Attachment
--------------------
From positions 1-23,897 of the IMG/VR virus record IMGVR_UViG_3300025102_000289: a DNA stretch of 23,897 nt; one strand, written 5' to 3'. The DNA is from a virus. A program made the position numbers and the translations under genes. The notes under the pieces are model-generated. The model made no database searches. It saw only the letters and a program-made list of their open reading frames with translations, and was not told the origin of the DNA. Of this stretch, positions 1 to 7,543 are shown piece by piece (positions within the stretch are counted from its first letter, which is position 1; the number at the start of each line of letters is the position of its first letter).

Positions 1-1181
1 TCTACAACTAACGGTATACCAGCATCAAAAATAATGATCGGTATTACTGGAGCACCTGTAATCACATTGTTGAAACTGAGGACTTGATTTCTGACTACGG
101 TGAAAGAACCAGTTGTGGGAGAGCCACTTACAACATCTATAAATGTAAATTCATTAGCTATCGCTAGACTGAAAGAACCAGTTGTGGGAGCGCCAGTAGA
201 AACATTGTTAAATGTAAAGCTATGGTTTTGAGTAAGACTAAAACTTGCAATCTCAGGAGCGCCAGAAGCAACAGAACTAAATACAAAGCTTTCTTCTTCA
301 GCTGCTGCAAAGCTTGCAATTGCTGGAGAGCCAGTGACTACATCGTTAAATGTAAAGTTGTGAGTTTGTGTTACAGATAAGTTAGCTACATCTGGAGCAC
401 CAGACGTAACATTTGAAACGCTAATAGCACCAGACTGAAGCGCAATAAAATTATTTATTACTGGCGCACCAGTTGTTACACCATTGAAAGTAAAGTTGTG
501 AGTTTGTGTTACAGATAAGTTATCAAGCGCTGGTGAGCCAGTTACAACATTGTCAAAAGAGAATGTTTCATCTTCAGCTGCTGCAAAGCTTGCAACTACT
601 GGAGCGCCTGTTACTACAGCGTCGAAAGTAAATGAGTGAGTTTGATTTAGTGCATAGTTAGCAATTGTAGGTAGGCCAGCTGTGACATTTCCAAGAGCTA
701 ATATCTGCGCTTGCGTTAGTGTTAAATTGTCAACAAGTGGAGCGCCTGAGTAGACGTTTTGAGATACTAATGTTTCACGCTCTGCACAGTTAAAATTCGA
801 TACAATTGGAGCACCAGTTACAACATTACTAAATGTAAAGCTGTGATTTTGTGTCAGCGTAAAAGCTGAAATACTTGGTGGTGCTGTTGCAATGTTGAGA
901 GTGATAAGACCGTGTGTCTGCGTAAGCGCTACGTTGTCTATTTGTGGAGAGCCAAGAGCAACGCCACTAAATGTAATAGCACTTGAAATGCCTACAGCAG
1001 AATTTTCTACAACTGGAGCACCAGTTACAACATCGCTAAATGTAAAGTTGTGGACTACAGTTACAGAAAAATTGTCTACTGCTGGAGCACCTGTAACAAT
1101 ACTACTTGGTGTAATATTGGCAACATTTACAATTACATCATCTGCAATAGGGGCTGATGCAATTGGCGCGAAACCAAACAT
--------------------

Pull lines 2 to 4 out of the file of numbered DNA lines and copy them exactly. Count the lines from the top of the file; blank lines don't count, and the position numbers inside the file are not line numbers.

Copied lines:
Positions 1-1181
1 TCTACAACTAACGGTATACCAGCATCAAAAATAATGATCGGTATTACTGGAGCACCTGTAATCACATTGTTGAAACTGAGGACTTGATTTCTGACTACGG
101 TGAAAGAACCAGTTGTGGGAGAGCCACTTACAACATCTATAAATGTAAATTCATTAGCTATCGCTAGACTGAAAGAACCAGTTGTGGGAGCGCCAGTAGA